/

Government takes on hooligans

1177 views
2 mins read

Fans will be subjected to random alcohol and drug tests on entry to sports venues, while police have the power to call off games if deemed extremely high risk under new measures to curb violence.

The government decision comes after hooligans smashed Nicosia’s Eleftheria indoor stadium and torched the nearby offices of the Cyprus Public transport Company during and after a basketball Final Four Cup game on Sunday.

The move to curb violence at sports stadiums followed heavy criticism of how such games are policed.

Justice Minister Anna Koukkides Procopiou announced the measures, including an administrative investigation to identify any responsibilities of the Police.

The investigation, which must be completed within a week, will cover those involved, from planning to execution.

Announcing tougher measures, Procopiou called on the police, the clubs, and the sports federations to assume their responsibilities.

Measures include establishing a permanent police unit to exclusively cover high-risk matches and the obligatory installation of CCTV systems at all sports stadiums.

Police will also be tasked with monitoring the movements of away fans while increasing body checks at the entrance of stadiums.

Procopiou said that her ministry would prepare legislation allowing police to conduct alcohol and drug tests on fans.

She said that legislation would make it obligatory for sports federations to follow police instructions to ban the movement of fans who have caused trouble in previous games.

Police will also have the power to call off high-risk games.

“In the event of further incidents, police will be able to impose closed-door matches. Matches will be banned as a last resort,” Procopiou said.

Legislation on penalties for misbehaving fans will also be tweaked, increasing bans to ten years from two.

Police will also assist stadium authorities with implementing the fan card regulation.

Procopiou said: “It’s time to take action.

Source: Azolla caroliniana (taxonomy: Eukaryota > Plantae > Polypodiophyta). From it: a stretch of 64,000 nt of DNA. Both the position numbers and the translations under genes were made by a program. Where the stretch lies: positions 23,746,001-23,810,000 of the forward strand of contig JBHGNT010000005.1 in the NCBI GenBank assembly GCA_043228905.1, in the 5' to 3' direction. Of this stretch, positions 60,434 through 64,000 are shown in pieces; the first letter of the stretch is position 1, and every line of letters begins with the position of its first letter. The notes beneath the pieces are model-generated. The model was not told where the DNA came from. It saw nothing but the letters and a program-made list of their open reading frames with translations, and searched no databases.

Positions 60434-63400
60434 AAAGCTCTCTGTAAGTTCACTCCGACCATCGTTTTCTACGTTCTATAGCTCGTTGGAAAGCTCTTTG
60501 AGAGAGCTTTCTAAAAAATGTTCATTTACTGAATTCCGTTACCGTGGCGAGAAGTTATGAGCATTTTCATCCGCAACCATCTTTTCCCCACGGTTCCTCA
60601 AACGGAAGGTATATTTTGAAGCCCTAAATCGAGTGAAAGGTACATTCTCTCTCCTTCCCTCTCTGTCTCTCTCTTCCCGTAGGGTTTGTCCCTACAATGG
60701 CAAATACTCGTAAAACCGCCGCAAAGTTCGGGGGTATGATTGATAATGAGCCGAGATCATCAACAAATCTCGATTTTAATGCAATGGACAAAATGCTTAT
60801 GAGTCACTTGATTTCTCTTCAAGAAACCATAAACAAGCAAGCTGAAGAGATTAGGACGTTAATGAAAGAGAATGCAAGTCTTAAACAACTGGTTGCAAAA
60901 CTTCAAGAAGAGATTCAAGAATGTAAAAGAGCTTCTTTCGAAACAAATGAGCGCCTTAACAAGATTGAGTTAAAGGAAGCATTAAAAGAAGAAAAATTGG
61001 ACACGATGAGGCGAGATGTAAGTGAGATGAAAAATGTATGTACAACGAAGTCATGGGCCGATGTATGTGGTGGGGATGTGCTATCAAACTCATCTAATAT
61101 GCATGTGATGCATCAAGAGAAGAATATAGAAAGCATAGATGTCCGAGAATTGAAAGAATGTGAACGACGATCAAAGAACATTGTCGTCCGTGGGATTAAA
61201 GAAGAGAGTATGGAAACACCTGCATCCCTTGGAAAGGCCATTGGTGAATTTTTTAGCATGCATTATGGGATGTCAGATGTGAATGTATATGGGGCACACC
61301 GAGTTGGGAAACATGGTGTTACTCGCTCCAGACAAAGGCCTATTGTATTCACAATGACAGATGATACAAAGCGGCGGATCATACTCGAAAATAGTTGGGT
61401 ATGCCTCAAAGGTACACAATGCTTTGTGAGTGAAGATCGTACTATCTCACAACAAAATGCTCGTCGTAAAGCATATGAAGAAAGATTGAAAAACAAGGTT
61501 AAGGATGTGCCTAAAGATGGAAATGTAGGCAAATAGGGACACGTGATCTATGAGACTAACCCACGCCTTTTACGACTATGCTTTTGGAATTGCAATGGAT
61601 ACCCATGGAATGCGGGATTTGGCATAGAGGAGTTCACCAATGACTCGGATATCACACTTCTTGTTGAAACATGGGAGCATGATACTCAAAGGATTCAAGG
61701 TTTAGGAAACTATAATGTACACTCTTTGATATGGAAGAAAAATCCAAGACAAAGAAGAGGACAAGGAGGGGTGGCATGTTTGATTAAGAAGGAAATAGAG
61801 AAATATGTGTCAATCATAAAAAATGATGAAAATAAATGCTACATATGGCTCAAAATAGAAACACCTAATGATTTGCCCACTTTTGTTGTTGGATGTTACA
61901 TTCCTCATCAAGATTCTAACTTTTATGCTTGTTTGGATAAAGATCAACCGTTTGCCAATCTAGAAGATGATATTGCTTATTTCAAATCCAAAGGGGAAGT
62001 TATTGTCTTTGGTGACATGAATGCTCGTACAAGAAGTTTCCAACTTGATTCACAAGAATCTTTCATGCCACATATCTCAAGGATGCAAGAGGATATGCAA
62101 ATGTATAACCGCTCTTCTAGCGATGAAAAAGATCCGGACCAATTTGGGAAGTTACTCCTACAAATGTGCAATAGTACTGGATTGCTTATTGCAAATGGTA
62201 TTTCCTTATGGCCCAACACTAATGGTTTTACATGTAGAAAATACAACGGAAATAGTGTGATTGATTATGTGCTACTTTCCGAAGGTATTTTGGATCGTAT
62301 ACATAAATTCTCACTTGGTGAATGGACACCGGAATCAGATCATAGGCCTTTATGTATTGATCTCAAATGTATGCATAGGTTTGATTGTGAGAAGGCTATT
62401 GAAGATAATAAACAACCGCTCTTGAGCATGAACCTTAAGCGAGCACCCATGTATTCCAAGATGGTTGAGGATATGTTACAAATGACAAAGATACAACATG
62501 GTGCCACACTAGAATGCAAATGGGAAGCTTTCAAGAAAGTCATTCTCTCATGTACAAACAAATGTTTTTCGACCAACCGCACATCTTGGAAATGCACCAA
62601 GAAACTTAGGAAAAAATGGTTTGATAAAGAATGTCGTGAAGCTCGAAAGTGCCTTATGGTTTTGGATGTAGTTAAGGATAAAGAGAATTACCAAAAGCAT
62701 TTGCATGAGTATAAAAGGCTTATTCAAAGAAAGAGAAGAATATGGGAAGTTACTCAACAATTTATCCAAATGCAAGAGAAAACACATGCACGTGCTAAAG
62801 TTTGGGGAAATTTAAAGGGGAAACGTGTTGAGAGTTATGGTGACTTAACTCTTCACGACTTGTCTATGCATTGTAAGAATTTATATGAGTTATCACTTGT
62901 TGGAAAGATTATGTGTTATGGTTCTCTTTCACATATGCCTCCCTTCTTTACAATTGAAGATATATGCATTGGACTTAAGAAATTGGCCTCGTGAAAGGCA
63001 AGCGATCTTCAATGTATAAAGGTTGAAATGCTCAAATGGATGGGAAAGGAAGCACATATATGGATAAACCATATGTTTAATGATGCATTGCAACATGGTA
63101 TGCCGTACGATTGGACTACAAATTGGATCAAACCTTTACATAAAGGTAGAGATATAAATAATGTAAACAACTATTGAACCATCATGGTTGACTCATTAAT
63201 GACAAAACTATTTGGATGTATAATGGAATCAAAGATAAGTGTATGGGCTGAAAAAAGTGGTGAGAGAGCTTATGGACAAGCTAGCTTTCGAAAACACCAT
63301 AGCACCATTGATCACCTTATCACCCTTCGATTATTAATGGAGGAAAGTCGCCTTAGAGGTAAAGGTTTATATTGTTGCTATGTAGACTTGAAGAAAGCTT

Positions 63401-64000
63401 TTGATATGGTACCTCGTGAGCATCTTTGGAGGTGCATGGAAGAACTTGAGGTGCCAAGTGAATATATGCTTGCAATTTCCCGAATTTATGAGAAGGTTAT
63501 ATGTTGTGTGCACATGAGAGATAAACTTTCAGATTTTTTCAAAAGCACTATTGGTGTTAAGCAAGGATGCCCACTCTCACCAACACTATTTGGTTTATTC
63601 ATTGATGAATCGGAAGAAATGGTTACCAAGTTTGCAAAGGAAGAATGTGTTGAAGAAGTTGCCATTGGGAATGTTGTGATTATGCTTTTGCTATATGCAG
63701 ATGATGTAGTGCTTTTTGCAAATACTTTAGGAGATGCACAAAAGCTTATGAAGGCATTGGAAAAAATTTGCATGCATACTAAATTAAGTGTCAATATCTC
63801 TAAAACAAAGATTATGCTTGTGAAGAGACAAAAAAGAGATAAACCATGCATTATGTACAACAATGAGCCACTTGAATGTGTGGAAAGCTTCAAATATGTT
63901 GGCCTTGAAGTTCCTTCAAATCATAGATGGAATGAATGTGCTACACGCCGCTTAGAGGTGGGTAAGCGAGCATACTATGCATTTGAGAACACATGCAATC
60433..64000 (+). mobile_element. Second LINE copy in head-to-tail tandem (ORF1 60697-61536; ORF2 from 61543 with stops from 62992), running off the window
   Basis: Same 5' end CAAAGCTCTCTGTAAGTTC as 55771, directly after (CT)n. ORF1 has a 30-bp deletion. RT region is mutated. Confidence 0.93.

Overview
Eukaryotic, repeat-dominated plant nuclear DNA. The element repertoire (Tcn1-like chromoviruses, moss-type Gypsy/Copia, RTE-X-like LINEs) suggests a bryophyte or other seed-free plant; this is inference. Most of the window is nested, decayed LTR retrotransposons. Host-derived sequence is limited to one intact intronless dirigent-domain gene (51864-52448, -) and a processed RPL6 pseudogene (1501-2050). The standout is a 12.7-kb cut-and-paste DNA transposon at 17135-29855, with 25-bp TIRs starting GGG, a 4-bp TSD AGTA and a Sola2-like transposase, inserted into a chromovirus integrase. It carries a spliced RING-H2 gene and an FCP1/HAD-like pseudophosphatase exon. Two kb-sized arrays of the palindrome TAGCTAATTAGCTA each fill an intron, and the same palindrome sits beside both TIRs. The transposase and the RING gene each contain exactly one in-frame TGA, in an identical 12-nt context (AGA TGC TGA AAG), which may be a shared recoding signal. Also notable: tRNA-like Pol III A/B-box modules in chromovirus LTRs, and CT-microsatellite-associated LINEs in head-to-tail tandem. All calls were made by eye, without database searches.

“We must find mutually acceptable ways to ensure the safety of citizens.”

Meanwhile, the independent police officers’ union ASDYK called the government’s decision half-measures taken in an attempt to roll down political responsibilities to the force.

In comments to state radio CyBC, the head of the union, Christos Louca, said the decision to create a permanent police unit for high-risk matches will only work with the necessary backing from officials.

“Officers selected will still not be able to perform their duty, as they feel that legislation does not protect them.

“They will still be reported to the Independent Police Allegations and Complaints Investigation Authority, with investigations being launched against them,” said Christou.

On Sunday, hooligans went on the rampage, causing thousands of euros in damage to the Eleftheria-Tassos Papadopoulos stadium in Nicosia while setting fire to the bus company’s nearby offices, destroying them entirely.

Five police patrol vehicles were damaged, while riot gear items, including tear gas, were stolen.

According to police, fans began fighting with officers before the start of the Apollon Limassol – Anorthosis Famagusta game when they tried to enter without tickets.

Fighting continued inside the stadium, with police pushing troublemakers outside, where they attacked the bus station opposite the stadium.